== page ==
I have not been an earwig lover for all of my life. As a child, I remember my father making a nightly check on his prize dahlias and coming back into the kitchen with earwigs crawling out of the turn ups of his trousers. My mother’s predictable reaction meant that I thought earwigs were definitely not insects one was meant to love. Now years later, in my own garden, I can see the results that a small earwig population have on my own favourite Dahlias, Verrone’s Obsidian, and it’s extremely annoying. But this Christmas my husband gave me a book – “The Garden Jungle” by Dave Goulson and it has rather opened my eyes to the trials and tribulations of this little insect.
Goulson points out that earwigs are easily eradicated by sprays, and because they don’t fly and only produce one generation a year, they don’t re-colonise very quickly once they have gone. I haven’t used pesticide sprays for some years, with the exception of a drench for vine weevil in my containers, so I know I do have earwigs in the garden, although not in the numbers I remember as a child.
Earwigs are overwhelmingly beneficial insects, they feed voraciously on aphids, as well as munching on the occasional petal. In orchards where earwigs have been sprayed out of existence, trees are infested with three times as many woolly aphids as those with a good earwig population. It is generally the case that beneficial predators of a crop pest breed more slowly than the pests they feed on. Aphids, in particular, breed spectacularly fast, giving birth to live young which themselves have developing offspring inside them when they are born. In contrast, Mrs Earwig produces maybe 50 offspring a year, laying creamy eggs in a burrow in the ground towards the end of winter. She tenderly cares for the eggs, guarding, cleaning and turning them and looks after the young brood (nymphs) until they moult and gradually become independent. Then she turns them out of the burrow and they must look after themselves, foraging at night and hiding in the day in any crevice (or dahlia) they can find. They must do this all Summer and Autumn dodging predators while they grow, until winter comes and they find a mate and it all starts again.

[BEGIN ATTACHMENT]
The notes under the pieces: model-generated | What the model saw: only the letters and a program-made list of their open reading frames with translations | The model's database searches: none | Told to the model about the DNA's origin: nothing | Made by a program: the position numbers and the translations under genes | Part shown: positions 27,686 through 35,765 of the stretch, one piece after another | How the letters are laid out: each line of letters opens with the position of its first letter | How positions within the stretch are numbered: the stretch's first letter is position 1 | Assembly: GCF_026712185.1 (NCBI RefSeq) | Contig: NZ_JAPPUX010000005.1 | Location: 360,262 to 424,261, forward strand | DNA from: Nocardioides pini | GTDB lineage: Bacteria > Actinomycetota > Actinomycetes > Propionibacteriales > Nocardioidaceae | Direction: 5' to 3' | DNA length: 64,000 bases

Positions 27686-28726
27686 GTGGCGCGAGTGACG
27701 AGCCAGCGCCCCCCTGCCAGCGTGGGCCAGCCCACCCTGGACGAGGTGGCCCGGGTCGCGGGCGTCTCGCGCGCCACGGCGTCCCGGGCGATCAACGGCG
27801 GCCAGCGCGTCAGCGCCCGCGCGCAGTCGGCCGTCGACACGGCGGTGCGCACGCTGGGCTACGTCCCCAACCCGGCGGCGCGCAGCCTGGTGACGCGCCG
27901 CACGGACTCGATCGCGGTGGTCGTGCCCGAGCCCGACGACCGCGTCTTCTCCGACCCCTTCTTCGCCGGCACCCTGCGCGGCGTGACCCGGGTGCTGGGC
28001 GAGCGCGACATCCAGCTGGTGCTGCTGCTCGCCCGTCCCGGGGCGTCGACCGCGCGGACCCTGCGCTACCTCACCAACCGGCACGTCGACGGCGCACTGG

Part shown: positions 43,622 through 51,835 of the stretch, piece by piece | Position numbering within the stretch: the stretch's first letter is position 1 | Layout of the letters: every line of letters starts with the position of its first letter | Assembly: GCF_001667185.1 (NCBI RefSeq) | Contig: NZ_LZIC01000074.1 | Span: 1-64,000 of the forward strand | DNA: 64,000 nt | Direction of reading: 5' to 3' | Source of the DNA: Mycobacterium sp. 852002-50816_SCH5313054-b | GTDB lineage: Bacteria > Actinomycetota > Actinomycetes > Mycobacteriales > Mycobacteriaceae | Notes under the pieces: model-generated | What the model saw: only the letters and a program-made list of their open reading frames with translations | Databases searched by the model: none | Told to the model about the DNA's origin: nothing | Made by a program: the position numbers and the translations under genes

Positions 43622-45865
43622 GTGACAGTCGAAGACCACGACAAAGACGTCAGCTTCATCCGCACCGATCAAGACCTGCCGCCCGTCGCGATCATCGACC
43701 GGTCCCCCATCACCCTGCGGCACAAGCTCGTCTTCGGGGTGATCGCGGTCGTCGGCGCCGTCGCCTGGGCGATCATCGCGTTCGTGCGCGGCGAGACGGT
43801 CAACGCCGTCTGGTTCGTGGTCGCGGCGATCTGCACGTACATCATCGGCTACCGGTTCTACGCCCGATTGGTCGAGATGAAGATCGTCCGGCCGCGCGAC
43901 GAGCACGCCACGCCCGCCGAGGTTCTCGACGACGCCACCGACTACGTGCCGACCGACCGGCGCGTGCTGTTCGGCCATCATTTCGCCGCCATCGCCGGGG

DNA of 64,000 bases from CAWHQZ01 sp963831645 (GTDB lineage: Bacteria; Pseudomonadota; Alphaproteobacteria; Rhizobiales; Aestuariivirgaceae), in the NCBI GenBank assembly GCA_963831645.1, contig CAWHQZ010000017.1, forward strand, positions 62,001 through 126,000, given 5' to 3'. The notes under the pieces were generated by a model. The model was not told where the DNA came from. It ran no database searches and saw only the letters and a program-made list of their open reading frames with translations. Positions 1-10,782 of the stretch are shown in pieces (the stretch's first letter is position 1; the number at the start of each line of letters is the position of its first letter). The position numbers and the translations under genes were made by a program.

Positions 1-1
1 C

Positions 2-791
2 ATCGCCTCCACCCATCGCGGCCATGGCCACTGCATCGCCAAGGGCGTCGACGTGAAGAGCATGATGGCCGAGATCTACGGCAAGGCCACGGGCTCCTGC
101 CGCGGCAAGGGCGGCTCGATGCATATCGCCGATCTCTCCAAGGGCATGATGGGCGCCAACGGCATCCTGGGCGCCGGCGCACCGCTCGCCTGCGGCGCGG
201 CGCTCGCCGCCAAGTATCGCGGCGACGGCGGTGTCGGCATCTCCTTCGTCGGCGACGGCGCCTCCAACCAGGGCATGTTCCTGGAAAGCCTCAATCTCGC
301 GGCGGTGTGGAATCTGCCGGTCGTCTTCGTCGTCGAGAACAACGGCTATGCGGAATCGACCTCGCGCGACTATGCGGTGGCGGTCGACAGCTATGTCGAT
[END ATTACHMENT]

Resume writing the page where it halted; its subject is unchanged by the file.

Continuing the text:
The fierce looking pincers are actually quite feeble and incapable of doing harm to a human, they are used by the earwig in defence against predators such as ground beetles, and also in mating. The “wig” part of their name comes from an old word for “wiggle” and they definitely never burrow into ears!
We should certainly see earwigs as our friends in the garden, just as we now do ladybirds and lacewings. I have decided that a nibbled petal here and there is a small price to pay for all the good they do.